Fridays are so overrated.
In our youth, Fridays are the benchmark for excitement and prospects. Pizza lunches, sleepovers, sleeping in... maybe mom will even bring home takeout for dinner.
As adults, Fridays are exhausting. We build up in our heads what Fridays should be, built partially on the ideals and projections we concoct in our younger days. But the obligations and efforts of "functioning adult human" status leaves few of us with much energy to do, well, anything on a Friday night. We might meet up with friends, but we're still so wiped from the week prior that we just mill about in a fog of longing to please just get me into my bed.
Takeout on a Friday is a near necessity as we (and our list of responsibilities) grow.
Maybe this is a sign of aging. Maybe, at 29, I'm turning into a curmudgeon, perpetually disappointed by everything around me. On a recent Friday night, after closing down the laptop for the night after a day of work, I headed home for the evening, overwhelmed with the concept of actually having to cook something once I reached the kitchen door.
A new Indian restaurant -- Nirvana -- recently opened in a Route 20 location in Guilderland that has changed hands and names so many times, I barely notice the shift anymore. But the parking lot was packed, I was hungry, and some version of a curry would be just fine. I placed an order on Mealeo (on Friday, give me as little interaction with other people as possible), sat in my car, and waited. (Well, I read a bit. And I took a catnap.) After 20 minutes I retrieved my order.
$32 and change later, I walked out with an order of Navataran (vegetable) korma ($12.99), chicken tikka masala ($12.99), basmati rice and two orders of naan ($2.49 each). I didn't even have high hopes for the outcome and fulfillment gained from plopping down at home with mini-buffet of Indian delights ahead of me. You see, I've been lucky enough to Indian food on multiple continents, but the closest I'll ever get to true Indian cuisine is watching Eat, Pray, Love for a second (okay... fifteenth) time. Somehow Indian food is rarely what I think it should be.
But wait - what was that I tasted? A bit of hope on an aimless Friday night?
Indeed it was. After feeling a bit regretful that perhaps I had ordered far too much food to consume alone (Nirvana threw in an order of papadums with assorted chutneys and tamarind sauce), the sights and smells were enticing. I couldn't wait to dig in.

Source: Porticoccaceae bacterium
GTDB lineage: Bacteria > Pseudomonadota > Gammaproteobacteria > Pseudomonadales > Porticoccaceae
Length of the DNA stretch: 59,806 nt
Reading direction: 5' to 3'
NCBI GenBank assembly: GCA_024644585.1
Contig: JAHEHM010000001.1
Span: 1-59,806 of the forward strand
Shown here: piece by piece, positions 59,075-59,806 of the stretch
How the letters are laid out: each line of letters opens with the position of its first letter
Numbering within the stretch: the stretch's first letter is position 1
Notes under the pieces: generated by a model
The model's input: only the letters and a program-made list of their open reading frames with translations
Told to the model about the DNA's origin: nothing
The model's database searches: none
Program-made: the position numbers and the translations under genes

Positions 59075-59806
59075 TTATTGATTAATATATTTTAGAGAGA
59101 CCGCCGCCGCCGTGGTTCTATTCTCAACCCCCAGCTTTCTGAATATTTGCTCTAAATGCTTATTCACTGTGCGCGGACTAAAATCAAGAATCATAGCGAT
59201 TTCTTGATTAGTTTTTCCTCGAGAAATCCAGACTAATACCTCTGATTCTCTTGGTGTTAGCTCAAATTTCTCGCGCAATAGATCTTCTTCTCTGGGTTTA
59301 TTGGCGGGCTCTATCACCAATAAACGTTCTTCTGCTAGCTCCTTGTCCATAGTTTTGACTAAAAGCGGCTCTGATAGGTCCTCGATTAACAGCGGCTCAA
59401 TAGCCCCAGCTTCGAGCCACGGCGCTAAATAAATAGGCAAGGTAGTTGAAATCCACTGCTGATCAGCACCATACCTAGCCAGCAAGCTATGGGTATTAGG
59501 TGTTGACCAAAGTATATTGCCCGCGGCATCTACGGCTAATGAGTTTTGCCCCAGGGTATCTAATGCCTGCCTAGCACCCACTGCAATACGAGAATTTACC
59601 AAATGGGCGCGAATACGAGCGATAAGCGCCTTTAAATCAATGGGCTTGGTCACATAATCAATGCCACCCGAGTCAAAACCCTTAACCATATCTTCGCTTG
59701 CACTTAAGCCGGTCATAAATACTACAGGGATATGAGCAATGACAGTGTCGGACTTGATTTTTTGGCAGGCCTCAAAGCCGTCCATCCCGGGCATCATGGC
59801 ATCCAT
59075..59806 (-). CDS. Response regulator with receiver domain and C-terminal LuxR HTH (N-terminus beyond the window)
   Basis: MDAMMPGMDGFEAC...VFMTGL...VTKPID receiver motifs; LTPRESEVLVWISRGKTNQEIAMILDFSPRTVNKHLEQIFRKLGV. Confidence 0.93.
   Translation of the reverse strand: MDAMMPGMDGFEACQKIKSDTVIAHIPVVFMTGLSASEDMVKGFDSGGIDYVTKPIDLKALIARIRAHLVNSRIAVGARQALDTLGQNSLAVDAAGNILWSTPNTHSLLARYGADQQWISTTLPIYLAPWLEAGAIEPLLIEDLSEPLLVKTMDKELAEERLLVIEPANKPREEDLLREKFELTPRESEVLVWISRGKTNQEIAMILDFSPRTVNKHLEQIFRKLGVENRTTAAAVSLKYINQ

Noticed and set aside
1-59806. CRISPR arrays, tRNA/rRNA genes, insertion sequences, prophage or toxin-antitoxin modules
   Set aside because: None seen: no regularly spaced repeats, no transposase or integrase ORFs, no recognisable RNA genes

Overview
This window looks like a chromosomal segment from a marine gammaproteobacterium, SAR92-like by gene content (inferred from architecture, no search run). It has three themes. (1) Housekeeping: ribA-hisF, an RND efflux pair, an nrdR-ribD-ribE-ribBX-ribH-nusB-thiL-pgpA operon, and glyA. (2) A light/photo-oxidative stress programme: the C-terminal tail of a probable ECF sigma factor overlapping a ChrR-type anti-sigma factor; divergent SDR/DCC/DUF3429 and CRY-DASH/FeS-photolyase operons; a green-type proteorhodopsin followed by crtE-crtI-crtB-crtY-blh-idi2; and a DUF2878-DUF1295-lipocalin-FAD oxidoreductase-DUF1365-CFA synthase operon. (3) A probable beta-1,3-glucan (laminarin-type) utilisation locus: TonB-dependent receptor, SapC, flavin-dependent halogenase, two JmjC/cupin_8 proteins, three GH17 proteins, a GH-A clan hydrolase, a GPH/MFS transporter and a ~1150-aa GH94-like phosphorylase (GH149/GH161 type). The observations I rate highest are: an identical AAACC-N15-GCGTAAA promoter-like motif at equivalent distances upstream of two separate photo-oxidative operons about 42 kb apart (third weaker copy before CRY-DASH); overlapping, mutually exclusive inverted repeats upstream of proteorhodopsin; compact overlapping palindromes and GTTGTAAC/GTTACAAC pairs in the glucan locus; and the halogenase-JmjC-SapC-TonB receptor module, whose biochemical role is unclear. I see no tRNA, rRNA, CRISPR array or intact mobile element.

The naan, placed in an insulated takeout bag, had only just begun to steam and lose its crispy charred exterior. Not enough to make it limp and sad, but just the right texture to sop-up leftover sauces and bits of rice. Thick and chewy, it was my perfect version of naan.
The chicken tikka masala featured large cubes of white chicken meat with visible puncture marks from being skewered and cooked on the grill. The tomato sauce, creamy and the color of persimmon, was slightly sweet and moderately spicy. Chopped onions and blistered red peppers offered more texture, but the chicken and sauce alone were enough to have me craving another bite before the current one was swallowed. (This is one of those single-people issues, that fear of choking on your chicken tikka masala and no one being there to save you.)
The highlight, for me, was that korma. It reminded me of a chunky, vegetable-laden version of butternut bisque. The heat level was mild, but the array of spices that danced throughout, artfully combined and masterfully measured, made this korma the best I've tasted this side of the Atlantic. The sauce was thin enough to keep it from being cloying but rich enough to coat the yams, peas, potatoes, and onions that bobbed in a sea of subcontinental flavor.
With good takeout, maybe all is not lost on Friday nights. Nirvana offered me that glimmer of hope after a trying week. And the best part? There was enough left over on Saturday morning to serve alongside a fried egg or two.
5180 Western Turnpike
Guilderland, NY 12009
We'd really like you to take part in the conversation here at All Over Albany. But we do have a few rules here. Don't worry, they're easy. The first: be kind. The second: treat everyone else with the same respect you'd like to see in return. Cool? Great, post away. Comments are moderated so it might take a little while for your comment to show up. Thanks for being patient.